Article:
[List] Man Booker International Prize Longlist 2017

The longlist for the Man Booker International Prize 2017 was announced last week and I’ve been looking into the books that made it on there. I have to admit that I’ve usually not paid a lot of attention to the Booker Prize (or all that many other prizes honestly). Little over a year ago I also wasn’t reading as much and as widely as I do now, so that probably has a lot to do with it as well. But since reading (and really loving) Han Kang’s “The Vegetarian” last year, which was the 2016 international winner, I made a mental note to make sure I properly check it out this year!

I probably won’t be reading everything on the longlist, but I’ve listed some books below that definitely have caught my attention and that I would love to read soon.

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[Book Review] The Handmaid’s Tale by Margaret Atwood

51mw5yfmqxl-_sx324_bo1204203200_Title: The Handmaid’s Tale
Author: Margaret Atwood
Genre: Fiction, classics, speculative fiction, dystopian

Where I got the book: I purchased this book through Book Depository.

My rating: ★★★★★

Summary: In the not so distant future, the former America has become the oppressive Republic of Gilead. Before Gilead, Offred led a normal, happy life together with her husband, her daughter, and her job – and she even still had her own name. Now, in an age of declining births, she is a Handmaid, a woman who is only valued because she is fertile. She has been stripped of her rights, her identity, and her body, and is only there to provide a child for her Commander and his infertile wife. If she fails to give birth or dissents in any way, she will be shipped off to the Colonies, a wasteland permeated by radioactive toxins, or hanged at the Wall.

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[Book Review] Strange Weather in Tokyo by Hiromi Kawakami

51dhqi5bufl-_sx324_bo1204203200_Title: Strange Weather in Tokyo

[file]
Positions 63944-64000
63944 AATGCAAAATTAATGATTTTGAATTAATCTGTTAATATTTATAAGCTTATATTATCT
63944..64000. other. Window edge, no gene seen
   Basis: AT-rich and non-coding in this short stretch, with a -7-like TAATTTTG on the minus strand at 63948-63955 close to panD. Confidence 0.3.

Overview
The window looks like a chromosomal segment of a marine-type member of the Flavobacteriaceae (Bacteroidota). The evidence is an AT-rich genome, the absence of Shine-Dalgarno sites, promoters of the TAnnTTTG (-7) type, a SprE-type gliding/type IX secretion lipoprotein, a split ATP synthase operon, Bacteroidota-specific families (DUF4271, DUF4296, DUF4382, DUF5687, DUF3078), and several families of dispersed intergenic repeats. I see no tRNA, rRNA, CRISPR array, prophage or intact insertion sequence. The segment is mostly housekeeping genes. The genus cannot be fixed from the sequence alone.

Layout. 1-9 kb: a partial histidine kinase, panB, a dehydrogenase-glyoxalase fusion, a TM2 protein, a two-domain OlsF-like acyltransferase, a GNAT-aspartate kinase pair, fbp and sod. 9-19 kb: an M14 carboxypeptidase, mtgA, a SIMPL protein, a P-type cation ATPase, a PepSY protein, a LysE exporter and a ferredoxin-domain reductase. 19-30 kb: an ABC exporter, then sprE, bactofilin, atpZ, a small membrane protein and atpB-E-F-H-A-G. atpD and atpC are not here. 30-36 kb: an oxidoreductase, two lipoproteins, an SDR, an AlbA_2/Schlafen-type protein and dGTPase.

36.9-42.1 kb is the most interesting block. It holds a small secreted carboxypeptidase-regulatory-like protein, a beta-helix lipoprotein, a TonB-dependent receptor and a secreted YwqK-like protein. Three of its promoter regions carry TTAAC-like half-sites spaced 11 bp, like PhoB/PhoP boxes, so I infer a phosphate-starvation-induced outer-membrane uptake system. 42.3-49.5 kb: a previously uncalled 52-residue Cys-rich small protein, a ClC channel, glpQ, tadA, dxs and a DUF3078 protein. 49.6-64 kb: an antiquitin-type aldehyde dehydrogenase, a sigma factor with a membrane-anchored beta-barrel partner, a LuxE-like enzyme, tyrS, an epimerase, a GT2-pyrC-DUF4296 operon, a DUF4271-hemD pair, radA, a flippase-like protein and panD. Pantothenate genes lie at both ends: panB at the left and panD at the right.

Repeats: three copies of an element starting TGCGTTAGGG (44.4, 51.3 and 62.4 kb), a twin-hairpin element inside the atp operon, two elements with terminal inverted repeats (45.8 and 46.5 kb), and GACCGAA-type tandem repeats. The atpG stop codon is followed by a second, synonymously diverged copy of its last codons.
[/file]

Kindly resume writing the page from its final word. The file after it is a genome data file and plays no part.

Author: Hiromi Kawakami
Genre: Fiction, contemporary, romance

Where I got the book: I purchased this book through Bokkilden.

My rating: ★★★☆☆

Summary: 37-year old Tsukiko is drinking alone in a local bar when she happens to meet her former high school Japanese teacher. Unable to remember his name, she falls into the old habit of calling the 67-year old man “Sensei”. Tsukiko and Sensei are both lonely people, and though they are in many ways a mismatched couple, they continue to meet and their friendship deepens.

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[Poetry Review] Hold Your Own by Kate Tempest

41n7immud1l-_sx342_bo1204203200_Title: Hold Your Own
Author: Kate Tempest
Genre: Prose poetry

Where I got the book: I purchased this collection through Book Depository.

My rating: ★★★★☆

Summary: Structured around the Greek myth of the blind prophet Tiresias, this modern interpretation presents a collection of poems on gender, love, childhood, age, and sexuality.

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[Poetry Review] Bright Minds Empty Souls by Jennae Cecelia

41mwivoomsl-_sx311_bo1204203200_Title: Bright Minds Empty Souls
Author: Jennae Cecelia
Genre: Prose poetry

Where I got the book: I purchased this collection through Book Depository.

My rating: ★★☆☆☆

Summary: A poetry collection about falling in and out of love with yourself and others. For the hopeless romantics and those who need a friend to comfort their late night thoughts.

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[ARC Review] Gray Places by Julia Byrd

516svjbjmhlTitle: Gray Places
Author: Julia Byrd
Genre: Fiction, romance, gothic

Publisher: Tirgearr Publishing
Release date:
April 5th, 2017

Where I got the book: I received a free e-ARC from the author in exchange for an honest review.

My rating: ★★★★☆

Summary (from Goodreads)1790s Yorkshire, England – Katherine Gilbert sets out for Wainforth Manor in North Yorkshire to fulfill her father’s last request. The master of Wainforth, Thomas Norcliffe, does not welcome her unannounced arrival, so Katherine must tread carefully around his dark moods while attempting to unlock the history buried in his ancestral home. After she receives more than one whispered warning from the townspeople in Wainforth Village, Katherine’s initial audacity begins to waver. Deadly secrets from the Norcliffe family’s past are resurfacing, and Katherine begins to realize that the biggest danger lies within herself – the wisest course is to leave, but she wants to stay at Wainforth Manor and uncover the truth about Thomas Norcliffe.

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[Book Review] Human Acts by Han Kang

41h05bsiz7l-_sx339_bo1204203200_Title: Human Acts
Author: Han Kang
Genre: Fiction, historical fiction

Where I got the book: I purchased this book through Bokkilden.

My rating: ★★★★★

Summary: In May 1980, a violent student uprising takes place in Gwangju, South Korea, and in the midst of it all, a young boy named Dong-ho is shockingly killed. The story of his murder, as well as the story of the uprising, is told through different viewpoints in a series of interconnected chapters. Through the voices of Dong-ho’s best friend, an editor facing censorship, a prisoner, a factory worker, and Dong-Ho’s own grieving mother, we learn about the reverberations of violence, the crushing reality of oppression, and the unrelenting hope that resides in humanity.

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